Oscar: Don’t Stop Believing

By Robert Ecksel on May 25, 2017
Oscar: Don’t Stop Believing
“Floyd’s and Conor’s motivation is clear. It’s money. Which brings me back to the circus.”

The death knell continues to ring like clockwork. All that seems to change are the dramatis personae and century…

People have been predicting the death of boxing at least since that sunny afternoon in 1908 when Jack Johnson defeated Tommy Burns in Sydney, Australia, to win the heavyweight title. The sport has had more than its share of ups and down in the intervening years and has been rocked by scandal as often as by punches. But boxing has managed to defy the odds, beat the count, and always come back swinging.

The death knell, however, continues to ring like clockwork. All that seems to change are the dramatis personae and century.

With the hype surrounding a possible fight between former pound-for-pound king Floyd Mayweather and his presumptive MMA counterpart Conor McGregor growing by the day, many who have made their bones and/or fortunes by way of the sweet science are signaling that this might be the end of the sport as we know it.

One such person is Oscar De La Hoya. A former multi-division champion and CEO of Golden Boy Promotions, it’s safe to say he knows a thing or two about the sport. Without challenging his own credibility, Oscar has decided to use his platform and come out against Mayweather-McGregor. Not that it will make much difference. Purists will always be purists, and according to P.T. Barnum “there’s a sucker born every minute,” so if there’s money to be made, “Money” is the man to make it, and preaching to the choir, as De La Hoya has done, is sort of righteous, but it will never convert the nonbelievers.

In an open letter to lovers of the fight game, De La Hoya wrote:

To my fellow boxing fans,

I write in the hopes that together we can protect the sport of boxing.

With each passing day, it looks more and more likely that the circus known as Floyd Mayweather Vs. Conor McGregor will be coming to town in the near future.

As undercard fights start to take form, athletic commissions give their blessings in exchange for millions of dollars and the fighters start counting even more cash, one group will eventually be left to make sure this farce doesn’t occur.

We, the fans, who are the lifeblood of our sport.

Boxing is starting to dig out of the hole that Floyd and Manny Pacquiao shoveled by waiting seven years to put on a fight that ended up being as dull as it was anti-climactic.

2017 has started off as a banner year for boxing. Joshua vs. Klitschko; Thurman vs. Garcia; Golovkin vs. Jacobs; Canelo vs. Chavez. All four of these fights—a and MANY more—have brought the fight game back and reinvigorated interest from the ever-elusive casual fan.

But if you thought Mayweather/Pacquiao was a black eye for our sport—a matchup between two of the best pound-for-pound fighters that simply didn’t deliver—just wait until the best boxer of a generation dismantles someone who has never boxed competitively at any level—amateur or professional.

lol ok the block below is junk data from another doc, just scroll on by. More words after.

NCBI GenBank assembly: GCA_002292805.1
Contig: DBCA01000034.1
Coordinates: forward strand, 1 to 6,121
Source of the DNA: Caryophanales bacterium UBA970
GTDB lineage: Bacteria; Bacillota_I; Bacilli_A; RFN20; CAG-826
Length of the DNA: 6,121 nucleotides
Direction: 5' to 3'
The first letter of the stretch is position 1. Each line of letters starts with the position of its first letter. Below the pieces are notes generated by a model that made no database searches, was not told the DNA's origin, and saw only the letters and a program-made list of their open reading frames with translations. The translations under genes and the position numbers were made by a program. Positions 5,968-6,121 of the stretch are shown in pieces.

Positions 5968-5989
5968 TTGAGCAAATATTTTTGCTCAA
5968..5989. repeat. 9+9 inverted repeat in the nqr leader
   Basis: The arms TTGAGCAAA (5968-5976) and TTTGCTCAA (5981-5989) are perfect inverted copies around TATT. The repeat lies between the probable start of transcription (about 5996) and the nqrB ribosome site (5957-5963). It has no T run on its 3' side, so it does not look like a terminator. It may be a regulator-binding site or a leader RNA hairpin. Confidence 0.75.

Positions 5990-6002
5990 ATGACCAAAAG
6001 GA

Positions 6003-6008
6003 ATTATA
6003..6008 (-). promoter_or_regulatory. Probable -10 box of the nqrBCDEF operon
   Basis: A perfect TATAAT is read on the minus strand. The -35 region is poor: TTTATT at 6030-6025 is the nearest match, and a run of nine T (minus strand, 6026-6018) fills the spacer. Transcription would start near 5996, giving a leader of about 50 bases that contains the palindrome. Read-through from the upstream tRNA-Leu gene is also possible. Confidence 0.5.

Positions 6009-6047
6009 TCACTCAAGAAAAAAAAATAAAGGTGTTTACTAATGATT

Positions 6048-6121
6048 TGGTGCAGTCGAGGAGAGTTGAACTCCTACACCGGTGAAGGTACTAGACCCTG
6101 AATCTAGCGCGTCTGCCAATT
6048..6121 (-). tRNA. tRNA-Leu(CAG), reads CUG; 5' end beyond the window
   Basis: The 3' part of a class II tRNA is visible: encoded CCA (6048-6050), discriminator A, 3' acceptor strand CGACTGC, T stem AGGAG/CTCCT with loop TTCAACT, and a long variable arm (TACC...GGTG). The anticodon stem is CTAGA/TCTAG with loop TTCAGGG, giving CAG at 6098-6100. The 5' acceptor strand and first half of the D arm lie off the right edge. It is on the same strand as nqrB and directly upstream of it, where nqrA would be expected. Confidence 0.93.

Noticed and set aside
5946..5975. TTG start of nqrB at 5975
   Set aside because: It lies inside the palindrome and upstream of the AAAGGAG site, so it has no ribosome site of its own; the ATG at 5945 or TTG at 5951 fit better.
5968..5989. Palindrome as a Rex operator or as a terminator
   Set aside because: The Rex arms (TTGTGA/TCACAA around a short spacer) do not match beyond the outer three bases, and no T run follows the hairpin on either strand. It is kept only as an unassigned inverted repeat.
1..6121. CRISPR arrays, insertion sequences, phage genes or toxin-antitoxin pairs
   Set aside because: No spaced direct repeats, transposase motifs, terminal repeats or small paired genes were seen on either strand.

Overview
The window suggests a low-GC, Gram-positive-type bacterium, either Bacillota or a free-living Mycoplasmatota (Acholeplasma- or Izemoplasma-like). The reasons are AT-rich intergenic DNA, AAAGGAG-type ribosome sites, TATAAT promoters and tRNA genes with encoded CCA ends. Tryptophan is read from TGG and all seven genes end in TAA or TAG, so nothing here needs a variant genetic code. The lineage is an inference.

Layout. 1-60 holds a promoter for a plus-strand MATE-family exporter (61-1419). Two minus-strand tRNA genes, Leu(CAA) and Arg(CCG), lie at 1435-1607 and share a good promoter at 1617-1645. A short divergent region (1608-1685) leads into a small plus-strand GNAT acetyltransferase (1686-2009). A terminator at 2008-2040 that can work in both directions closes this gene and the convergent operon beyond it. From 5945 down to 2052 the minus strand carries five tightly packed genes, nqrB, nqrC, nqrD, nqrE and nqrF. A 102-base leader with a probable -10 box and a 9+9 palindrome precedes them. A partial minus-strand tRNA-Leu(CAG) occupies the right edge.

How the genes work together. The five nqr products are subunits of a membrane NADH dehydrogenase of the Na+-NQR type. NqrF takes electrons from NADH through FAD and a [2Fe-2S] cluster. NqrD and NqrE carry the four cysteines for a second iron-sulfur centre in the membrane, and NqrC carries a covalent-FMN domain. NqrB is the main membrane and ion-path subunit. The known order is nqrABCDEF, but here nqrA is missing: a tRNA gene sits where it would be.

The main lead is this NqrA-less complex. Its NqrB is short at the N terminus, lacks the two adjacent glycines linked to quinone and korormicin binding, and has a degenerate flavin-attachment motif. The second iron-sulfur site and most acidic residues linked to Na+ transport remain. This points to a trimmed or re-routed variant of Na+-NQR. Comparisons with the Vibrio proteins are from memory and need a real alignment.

Our sport might not ever recover.

I fully understand the initial attraction from any fan of combat sports. McGregor is almost certainly the best pound-for-pound MMA fighter. Floyd is Floyd—the most dominant boxer of his time.

But success in one sport does not guarantee success in another. Far from it. And let’s be clear, these are two different sports—from the size of the gloves fighters wear, to the size and shape of the ring, to the fact the one sport allows combatants to use their legs to strike.

Think about it, beyond Bo Jackson and Deion Sanders, what other athlete has successfully competed in two sports in the modern age? And Jackson and Sanders both played both baseball and football throughout their high school and college careers before going professional.

Furthermore, it’s not like McGregor would be fighting a good fighter, let alone a mediocre one. He would be fighting the best. To use a bit of an extreme analogy, I happen to be a pretty good golfer. Could I potentially hold my own on one of the second-tier tours? Maybe. But would I be able to compete with Rory McIlroy, Jordan Speith or Sergio Garcia? Of course not. Nor would I think to try.

Now, I know critics will say that I’m only writing this letter because my company is promoting what will be the culmination of an outstanding boxing year when Canelo Alvarez takes on Gennady “GGG” Golovkin in September, and I don’t want anything to distract attention away from that fight.

But my interest is in the health of boxing as a whole. It always has been. And if Floyd were to come out of retirement to take on someone like Keith “One Time” Thurman, Errol Spence or some other top welterweight, not only would I applaud the fight, I’d be the first one on line for a ticket.

That kind of fight is what the fans—and I am a fan first—deserve.

Which brings me back to the circus.

Floyd’s and Conor’s motivation is clear. It’s money. In fact, they don’t even pretend it’s not. But it’s also a lack of consequences for when the fight ends up being the disaster that is predicted. After this fight, neither of them will need us anymore. Floyd will go back to retirement—presumably for good this time with another nine-figure paycheck—and Conor will go back to the UFC.

It’s a win-win for them. It’s a lose-lose for us. We’ll be $100 lighter and we will have squandered another opportunity to bring boxing back to its rightful place as the sport of kings.